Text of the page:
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LN2 Steam

Continuing my free fall into contemporary cooking techniques, I wanted to work with liquid nitrogen for some seriously cold cooking.  Liquid nitrogen is incredibly cold: −321 °F/−196 °C!  As it warms up, it boils away back into a gas, creating the exact opposite of a deep fryer – a deep freezer.  This is the stuff that urban legend says poor Walt Disney is frozen in for possible future reanimation.  My interests, however, are purely culinary.

Grabbing A Cold One

I wouldn’t be able to go to Sur la Table to get what I needed for this round of cooking.  I instead went to my local provider of industrial gases and inquired about purchasing a small amount of liquid nitrogen (also known as LN).  They said I couldn’t do it without the use of a dewar, a container especially designed for carrying and storing LN.  So, I did some research online, waited patiently, and was able to score a small 5 liter dewar for 40% off list price on eBay.

MVE Lab 5 Dewar

I first read Cooking Issues’ excellent Liquid Nitrogen Primer before I got started.  The three main takeaways:

  1. Do not keep LN under pressure in a closed container. It will explode. It can blow your hands off.  Thus, a proper dewar is necessary.
  2. You can suffocate on nitrogen and die and you won’t even know it.  Your body won’t warn you ahead of time.  You must be in a well ventilated area.
  3. It is really, really cold.  Avoid getting burned the same way you’d avoid hot oil.

It was a cold wet day in Seattle when I went to fill my dewar up with LN, but I still drove home with the windows down, the dewar tightly strapped in the back seat surrounded by towels, determined to not get killed before I froze some foodstuffs at home for my amusement.  I made it back safely and got down to some cold cooking.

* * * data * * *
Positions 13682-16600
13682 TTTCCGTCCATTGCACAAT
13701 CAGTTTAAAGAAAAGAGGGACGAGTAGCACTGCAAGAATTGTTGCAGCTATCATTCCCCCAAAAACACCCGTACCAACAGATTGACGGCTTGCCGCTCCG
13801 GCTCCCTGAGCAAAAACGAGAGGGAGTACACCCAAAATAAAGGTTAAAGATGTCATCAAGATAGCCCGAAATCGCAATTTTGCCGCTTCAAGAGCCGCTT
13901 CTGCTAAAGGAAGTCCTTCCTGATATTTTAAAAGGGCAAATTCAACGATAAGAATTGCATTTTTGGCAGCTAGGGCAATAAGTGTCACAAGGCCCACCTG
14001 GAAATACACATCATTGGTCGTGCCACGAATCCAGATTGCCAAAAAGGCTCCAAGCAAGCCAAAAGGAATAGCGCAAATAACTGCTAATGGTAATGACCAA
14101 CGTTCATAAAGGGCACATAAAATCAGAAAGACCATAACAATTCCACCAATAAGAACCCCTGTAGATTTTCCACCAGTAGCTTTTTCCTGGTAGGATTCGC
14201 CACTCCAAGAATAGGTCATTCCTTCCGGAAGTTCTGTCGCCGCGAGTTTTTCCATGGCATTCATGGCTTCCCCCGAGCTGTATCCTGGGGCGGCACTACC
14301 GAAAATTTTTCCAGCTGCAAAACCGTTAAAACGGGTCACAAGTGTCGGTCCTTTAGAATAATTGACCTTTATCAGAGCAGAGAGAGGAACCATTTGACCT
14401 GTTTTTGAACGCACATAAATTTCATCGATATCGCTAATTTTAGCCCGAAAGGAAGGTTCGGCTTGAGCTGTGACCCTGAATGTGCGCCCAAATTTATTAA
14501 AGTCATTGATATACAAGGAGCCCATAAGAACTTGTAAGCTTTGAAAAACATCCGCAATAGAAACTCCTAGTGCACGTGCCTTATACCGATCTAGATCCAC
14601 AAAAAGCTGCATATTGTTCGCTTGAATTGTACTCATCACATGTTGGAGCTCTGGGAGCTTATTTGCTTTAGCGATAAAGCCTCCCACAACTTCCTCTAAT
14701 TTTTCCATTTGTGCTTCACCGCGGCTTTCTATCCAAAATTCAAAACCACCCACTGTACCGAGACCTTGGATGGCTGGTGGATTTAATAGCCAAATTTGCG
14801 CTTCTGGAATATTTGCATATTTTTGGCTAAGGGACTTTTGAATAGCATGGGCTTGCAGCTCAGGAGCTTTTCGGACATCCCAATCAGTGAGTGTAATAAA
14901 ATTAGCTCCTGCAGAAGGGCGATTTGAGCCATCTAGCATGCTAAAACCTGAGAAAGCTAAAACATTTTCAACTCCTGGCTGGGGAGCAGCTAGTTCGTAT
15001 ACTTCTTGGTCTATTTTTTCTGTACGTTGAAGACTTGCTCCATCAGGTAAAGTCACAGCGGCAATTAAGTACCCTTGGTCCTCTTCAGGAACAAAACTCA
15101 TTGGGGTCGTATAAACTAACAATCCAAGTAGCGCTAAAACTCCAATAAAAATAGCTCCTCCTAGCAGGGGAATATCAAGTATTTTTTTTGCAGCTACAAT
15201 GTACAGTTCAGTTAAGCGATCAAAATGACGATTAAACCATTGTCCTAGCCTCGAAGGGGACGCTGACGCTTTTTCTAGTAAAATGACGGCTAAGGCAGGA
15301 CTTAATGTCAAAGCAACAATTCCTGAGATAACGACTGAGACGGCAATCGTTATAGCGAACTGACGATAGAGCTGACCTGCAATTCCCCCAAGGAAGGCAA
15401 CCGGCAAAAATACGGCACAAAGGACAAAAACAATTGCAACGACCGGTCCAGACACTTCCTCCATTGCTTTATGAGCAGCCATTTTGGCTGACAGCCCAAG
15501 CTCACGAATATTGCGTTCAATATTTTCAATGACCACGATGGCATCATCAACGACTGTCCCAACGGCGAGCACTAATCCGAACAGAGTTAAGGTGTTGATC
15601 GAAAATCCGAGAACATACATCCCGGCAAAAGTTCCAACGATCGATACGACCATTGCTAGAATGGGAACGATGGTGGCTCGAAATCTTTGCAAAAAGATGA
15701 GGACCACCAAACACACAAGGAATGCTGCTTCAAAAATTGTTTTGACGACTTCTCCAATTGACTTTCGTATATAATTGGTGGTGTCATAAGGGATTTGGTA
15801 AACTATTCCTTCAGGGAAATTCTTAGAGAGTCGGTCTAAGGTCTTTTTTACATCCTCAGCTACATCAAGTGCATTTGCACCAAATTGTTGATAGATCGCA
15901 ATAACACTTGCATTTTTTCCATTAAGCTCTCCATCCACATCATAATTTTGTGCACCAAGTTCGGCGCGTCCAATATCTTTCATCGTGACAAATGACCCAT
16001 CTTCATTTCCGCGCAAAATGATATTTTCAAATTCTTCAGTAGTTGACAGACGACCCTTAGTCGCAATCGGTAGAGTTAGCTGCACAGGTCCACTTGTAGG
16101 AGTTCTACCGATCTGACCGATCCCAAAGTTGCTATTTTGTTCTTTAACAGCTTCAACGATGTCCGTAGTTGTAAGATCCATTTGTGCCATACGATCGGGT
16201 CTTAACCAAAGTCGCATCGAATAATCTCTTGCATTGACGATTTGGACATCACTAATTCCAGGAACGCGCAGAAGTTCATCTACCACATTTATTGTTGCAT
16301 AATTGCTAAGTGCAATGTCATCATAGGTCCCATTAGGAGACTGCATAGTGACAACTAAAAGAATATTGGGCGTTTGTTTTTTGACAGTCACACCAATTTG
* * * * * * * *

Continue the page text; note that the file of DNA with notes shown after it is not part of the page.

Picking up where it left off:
Deep Freeze Frying

I placed a towel on my kitchen counter and placed a metal bowl inside of a larger metal bowl on top.  This was in case the LN was so cold the first bowl cracked open.  At least I would have a chance to get the thing outside if need be.  The window above the counter was opened for ventilation.  I decided to do a bunch of different things, some successful, others less so.  But it gave me a good insight into what’s possible.

First off was ice cream.  I was trying to make some ice cream bowls as Ferran Adria’s video showed in his talk at Google. At elBulli, they freeze an ice cream base on the underside of a ladle and then slip it off, creating a beautiful ice cream bowl to be filled with other goodies.  I, however, couldn’t get the bowls off correctly from the ladle – they were frozen solid on there, and they would always chip and break.  As my LN quickly evaporated, I decided to forgo that experiment after several tries and keep trying other techniques.

I scooped up some ice cream and threw it in.  It created a delicious little fudgesicle nugget, frozen on the outside but still creamy inside.

Fudgesicle Nugget
Creamy Chocolatey Goodness

Next up was an idea for a frozen spruce meringue.  I beat some egg whites and sugar together until they were fluffy, and then added some spruce spice I made last week.  It turned out great  – cold, crunchy, and creamy.  And forest-y.

Frozen Spruce Meringue
Creamy Frozen Spruce Meringue

Next up – orange slices.  After a quick freeze, I smashed them in a bowl to create an orange risotto.

Orange Risotto

Finally, I messed with some alcohol.  Alcohol doesn’t freeze in the freezer, but LN has no problem with it.  I took plum wine and poured it into a small bowl.  I then stirred in LN to create an Asian alcohol sorbet.

Stir It Up

Plum Wine Sorbet

For the most part, my initial foray into the world of liquid nitrogen cooking was very successful.  And addictive.  With instant fudgesicles, ice creams and sorbets, I can see it being a big hit during summer BBQs.   I know now someday when I get a new home, my kitchen will have a hot station, a cold station, and a very, very cold station.

Sake Sorbet

Sake Sorbet

Jethro

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